So, what did I do?  How did I fix it? 

I did nothing.  I didn’t find myself.  I didn’t check into a place for intervention.  I didn’t call for professional help.  I just stopped trying to stress about doing it all.  I stopped over thinking and did some mental reorganizing that I should have done weeks earlier.  I started to pray differently and reflected on the positives.  Fortunately when one starts to look for the positives, one just has to see they are right there next to them.  Instead of shooing my own children away as I’d started to do, I sat with the kids.  I played with the kids.  I modeled for them and with them.  We played with the Legos.  We colored.  We read.  We watched movies.  We baked.  Instead of wishing it all of the awful away (or hoping any of it would be easier, or pretening we could live what other people call “normal”) we just tried to be. 

Here’s what happened when I let it all go and just lived with what I had right in front of me:

CJ kids 1









The boys go through library books they picked out.                                

Cj kids 2









The boys are playing with Legos! Together!

Cj iz

 

 

 

 


IzBiz and Cat take selfies with the iPad.

Cj pool

 

 

 

 

 

 

 

 


Our last visit to the pool.  We were in the water for 10 minutes before thunder brought us back homlocked us out because I forgot to bring the house key with us…whoops).

Happier?  And more peaceful, right?  Images of hope, focused, goofy and happy.  That’s more like it.  Those are my amazing kids, and that’s the me I miss.  That’s the Mom my kids need me to be, the one I pledged to be for them so very long ago.  It’s much easier to be the peace-filled me than to be overly stressed out person who tried to take over.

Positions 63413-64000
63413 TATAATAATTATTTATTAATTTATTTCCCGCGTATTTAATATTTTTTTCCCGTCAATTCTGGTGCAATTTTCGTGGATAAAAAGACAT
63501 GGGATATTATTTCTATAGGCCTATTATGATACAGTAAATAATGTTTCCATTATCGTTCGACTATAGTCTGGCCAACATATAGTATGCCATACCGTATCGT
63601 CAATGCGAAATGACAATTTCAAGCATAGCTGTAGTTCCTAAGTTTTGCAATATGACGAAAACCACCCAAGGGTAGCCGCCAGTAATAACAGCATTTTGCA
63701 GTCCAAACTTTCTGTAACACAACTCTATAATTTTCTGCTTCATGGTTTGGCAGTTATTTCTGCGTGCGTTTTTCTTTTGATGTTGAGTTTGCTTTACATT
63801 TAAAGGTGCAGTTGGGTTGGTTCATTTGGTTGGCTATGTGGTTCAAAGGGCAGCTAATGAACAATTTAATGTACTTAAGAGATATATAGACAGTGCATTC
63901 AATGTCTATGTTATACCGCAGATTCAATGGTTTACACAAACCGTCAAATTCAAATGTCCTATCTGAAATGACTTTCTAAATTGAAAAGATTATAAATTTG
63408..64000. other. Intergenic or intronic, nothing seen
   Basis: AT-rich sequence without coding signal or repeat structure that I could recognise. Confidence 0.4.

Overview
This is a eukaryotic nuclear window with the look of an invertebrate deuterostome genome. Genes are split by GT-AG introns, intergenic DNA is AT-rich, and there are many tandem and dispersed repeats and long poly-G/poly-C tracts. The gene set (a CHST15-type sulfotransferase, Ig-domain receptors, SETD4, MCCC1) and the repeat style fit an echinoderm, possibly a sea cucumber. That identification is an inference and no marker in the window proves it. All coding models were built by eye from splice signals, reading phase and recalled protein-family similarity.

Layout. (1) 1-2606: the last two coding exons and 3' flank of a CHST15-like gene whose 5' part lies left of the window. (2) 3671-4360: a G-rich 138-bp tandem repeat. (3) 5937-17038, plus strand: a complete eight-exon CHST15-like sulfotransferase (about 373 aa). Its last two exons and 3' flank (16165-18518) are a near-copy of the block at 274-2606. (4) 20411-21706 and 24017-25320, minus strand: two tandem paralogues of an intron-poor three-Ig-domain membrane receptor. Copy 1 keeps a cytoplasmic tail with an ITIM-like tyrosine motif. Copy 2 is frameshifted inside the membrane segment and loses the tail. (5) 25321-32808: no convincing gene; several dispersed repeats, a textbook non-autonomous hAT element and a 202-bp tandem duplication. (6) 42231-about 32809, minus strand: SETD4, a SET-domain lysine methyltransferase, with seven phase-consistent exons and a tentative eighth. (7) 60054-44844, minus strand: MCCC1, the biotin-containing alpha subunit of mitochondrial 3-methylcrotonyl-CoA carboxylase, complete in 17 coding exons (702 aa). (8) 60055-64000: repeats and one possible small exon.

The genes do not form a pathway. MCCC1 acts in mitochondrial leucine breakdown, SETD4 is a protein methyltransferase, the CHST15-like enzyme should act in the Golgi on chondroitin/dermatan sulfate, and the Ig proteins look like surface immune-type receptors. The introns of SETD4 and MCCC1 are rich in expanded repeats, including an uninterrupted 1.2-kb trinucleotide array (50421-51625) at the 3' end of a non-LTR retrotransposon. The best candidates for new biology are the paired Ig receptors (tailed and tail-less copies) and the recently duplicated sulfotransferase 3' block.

We have just a few weeks before full-time school schedules and added therapy sessions will have us here, there and everywhere.  Just a few weeks to seek out some relaxation.  Just a few more quiet days before the sounds of alarm clocks, school bells and after-school sporting events fill our ears.  Just a few more hugs to catch, kisses to blow and snuggles on the couch my kids who aren’t scrambling to go anywhere but here.   It isn’t too much to manage at all and will surely have healthier and happier outcomes for all of us.

You know what?  I think I can continue to turn this summer around for the better.  I know I can do that.  In fact, I will. 

Cathy Jameson is a Contributing Editor for Age of Autism.

Comments

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Kristine

"How do other people get through their “normal” and make it look so easy or affordable or, or…normal?"

I thought that was YOU!! Thank you for your honest post. Wasn't this supposed to get easier as they got older? That's what I mistakenly thought. But when they were just babies I didn't have any expectations and was fine with wiping behinds, care-giving, watching PBS.... I thought that is what being a mother was...hello, not at all. Now I actually need to parent them and manage very complicated problems that I'm not even sure I'm qualified to do! Such an important thing it is to be a mother.

JD

I'm so glad to have read this...a great returning post. Thank you! Sounds a lot like our summer so far...Now I *know* I'm not alone - and I suspect there are many moms that feel the same - and there's still a chance to turn it around :)

Teresa Conrick

Hi Cat,

SO sorry that you all were sick for so long. Your kids are adorable!

I can relate so much too about worrying and balancing the challenges. Let's enjoy the last weeks before school starts!

Parent

Cathy - I'm so glad I'm not the only mom who doesn't have it All Together. And I only have two and one is 18!

I suspect you're doing better than you think.

HUGS.

First do no harm

Welcome back Cathy! Have a great rest of your summer - you will.